Confucius Institutes


Con­fu­cian Insti­tutes are pub­lic edu­ca­tion­al part­ner­ships between col­leges and uni­ver­si­ties in Chi­na and col­leges and uni­ver­si­ties in oth­er coun­tries. In 2019, Inside High­er Ed described Con­fu­cian Insti­tutes as fol­lows:  

The Con­fu­cius Insti­tutes have long been con­tro­ver­sial. The cen­ters vary some­what across dif­fer­ent cam­pus­es, but they typ­i­cal­ly offer some com­bi­na­tion of Man­darin lan­guage class­es, cul­tur­al pro­gram­ming and out­reach to K‑12 schools and the com­mu­ni­ty more broad­ly. They are staffed in part with vis­it­ing teach­ers from Chi­na and fund­ed by the Chi­nese gov­ern­ment, with match­ing resources pro­vid­ed by the host insti­tu­tion. The num­ber of U.S. uni­ver­si­ties host­ing the insti­tutes increased rapid­ly after the first was estab­lished at the Uni­ver­si­ty of Mary­land Col­lege Park in 2004, grow­ing to more than 90 at the peak.

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Crit­i­cism of the Con­fu­cian Insti­tutes comes large­ly from a col­lec­tion of con­ser­v­a­tive think tanks as well as from the FBI. Accord­ing to the con­ser­v­a­tive Nation­al Asso­ci­a­tion of Schol­ars:  

Han­ban, the CCP agency over­see­ing Con­fu­cius Insti­tutes, cur­rent­ly holds a remark­able lev­el of con­trol over the insti­tutes’ cur­ric­u­la and fac­ul­ty. Con­se­quent­ly, CIs func­tion more as pro­pa­gan­da out­lets and less as the “lin­guis­tic and cul­tur­al cen­ters” they pur­port to be. CIs rou­tine­ly sweep Chi­nese polit­i­cal his­to­ry and human rights abus­es under the rug; they speak of Tai­wan and Tibet as undis­put­ed ter­ri­to­ries of Chi­na; they fre­quent­ly recruit card-car­ry­ing mem­bers of the CCP to instruct cours­es; and, as Peter­son puts it, they teach “a gen­er­a­tion of Amer­i­can stu­dents to know noth­ing more of Chi­na than the regime’s offi­cial his­to­ry.” As of now, the Han­ban sim­ply has to throw large sums of mon­ey at col­lege and uni­ver­si­ty admin­is­tra­tions to coerce com­pli­ance.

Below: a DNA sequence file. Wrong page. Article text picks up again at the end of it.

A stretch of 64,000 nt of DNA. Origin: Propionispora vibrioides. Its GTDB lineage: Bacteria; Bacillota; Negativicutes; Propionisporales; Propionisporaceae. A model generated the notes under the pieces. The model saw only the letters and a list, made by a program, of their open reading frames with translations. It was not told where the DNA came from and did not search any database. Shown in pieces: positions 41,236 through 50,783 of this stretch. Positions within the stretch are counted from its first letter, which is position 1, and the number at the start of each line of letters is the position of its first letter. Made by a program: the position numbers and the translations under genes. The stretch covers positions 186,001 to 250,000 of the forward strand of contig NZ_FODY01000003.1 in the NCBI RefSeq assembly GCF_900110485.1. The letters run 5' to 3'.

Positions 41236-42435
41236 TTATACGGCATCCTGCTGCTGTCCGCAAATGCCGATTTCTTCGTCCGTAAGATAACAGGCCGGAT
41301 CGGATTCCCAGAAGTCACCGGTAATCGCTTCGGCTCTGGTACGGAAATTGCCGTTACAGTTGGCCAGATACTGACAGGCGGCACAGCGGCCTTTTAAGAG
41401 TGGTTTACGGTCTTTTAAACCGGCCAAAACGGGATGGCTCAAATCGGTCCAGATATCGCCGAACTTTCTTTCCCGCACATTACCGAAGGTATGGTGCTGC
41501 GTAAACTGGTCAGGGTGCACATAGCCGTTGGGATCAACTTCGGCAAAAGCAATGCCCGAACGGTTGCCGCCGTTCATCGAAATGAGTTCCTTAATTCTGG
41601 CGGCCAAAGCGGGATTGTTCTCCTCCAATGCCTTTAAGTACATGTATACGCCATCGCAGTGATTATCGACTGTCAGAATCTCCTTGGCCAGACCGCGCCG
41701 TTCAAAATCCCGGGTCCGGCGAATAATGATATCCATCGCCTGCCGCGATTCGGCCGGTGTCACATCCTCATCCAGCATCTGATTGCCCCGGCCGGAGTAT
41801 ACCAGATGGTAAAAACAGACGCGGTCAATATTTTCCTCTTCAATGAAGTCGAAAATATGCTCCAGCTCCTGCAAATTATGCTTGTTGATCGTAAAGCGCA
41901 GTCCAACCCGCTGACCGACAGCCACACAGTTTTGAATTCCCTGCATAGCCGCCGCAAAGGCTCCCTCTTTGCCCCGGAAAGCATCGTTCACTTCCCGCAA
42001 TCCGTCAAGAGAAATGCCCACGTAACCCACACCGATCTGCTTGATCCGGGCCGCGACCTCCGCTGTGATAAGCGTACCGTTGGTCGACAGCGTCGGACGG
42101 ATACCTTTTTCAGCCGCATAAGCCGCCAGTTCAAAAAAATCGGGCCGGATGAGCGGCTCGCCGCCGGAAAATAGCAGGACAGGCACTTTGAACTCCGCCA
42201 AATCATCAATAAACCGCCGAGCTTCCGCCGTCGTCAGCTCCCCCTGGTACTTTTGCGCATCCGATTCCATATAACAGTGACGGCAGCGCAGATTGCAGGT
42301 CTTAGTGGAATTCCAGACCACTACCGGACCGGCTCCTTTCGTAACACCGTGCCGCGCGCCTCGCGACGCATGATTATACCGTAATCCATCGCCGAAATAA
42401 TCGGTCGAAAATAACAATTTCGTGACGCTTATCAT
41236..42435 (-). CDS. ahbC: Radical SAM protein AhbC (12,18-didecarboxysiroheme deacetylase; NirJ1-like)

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In 2018, the FBI direc­tor Christo­pher Wray tes­ti­fied before a US Sen­ate pan­el:  

We do share con­cerns about the Con­fu­cius insti­tutes,” Wray respond­ed. “We’ve been watch­ing that devel­op­ment for a while. It’s just one of many tools that they take advan­tage of. We have seen some decrease recent­ly in their own enthu­si­asm and com­mit­ment to that par­tic­u­lar pro­gram, but it is some­thing that we’re watch­ing war­i­ly and in cer­tain instances have devel­oped appro­pri­ate inves­tiga­tive steps.”  

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The Insti­tutes do also have their defend­ers. For exam­ple, accord­ing to Inside High­er Ed, a promi­nent US aca­d­e­m­ic has said:  

Mar­shall Sahlins, the Charles F. Grey Dis­tin­guished Ser­vice Pro­fes­sor Emer­i­tus of Anthro­pol­o­gy at the Uni­ver­si­ty of Chica­go and the author of Con­fu­cius Insti­tutes: Aca­d­e­m­ic Mal­ware (Prick­ly Par­a­digm Press, 2015), a book crit­i­cal of CIs, said he thinks the main rea­son for the clo­sures is “pres­sure from the Amer­i­can right, includ­ing the Nation­al Asso­ci­a­tion of Schol­ars [which issued a crit­i­cal report of CIs in 2017], as well as law­mak­ers, and from secu­ri­ty agen­cies of the U.S., notably the FBI: a coali­tion of polit­i­cal forces respond­ing dis­tant­ly to the devel­op­ing Cold War with Chi­na — rais­ing even old­er ter­rors such as Com­mu­nism and the Yel­low Per­il — and prox­i­mate­ly to drum­beat rumors that CIs are cen­ters of espi­onage. Those that give oth­er, face-sav­ing rea­sons are prob­a­bly pro­tect­ing their aca­d­e­m­ic cum finan­cial rela­tions to Chi­na, such their intake of tuition-pay­ing main­land stu­dents.”  

Read the rest here.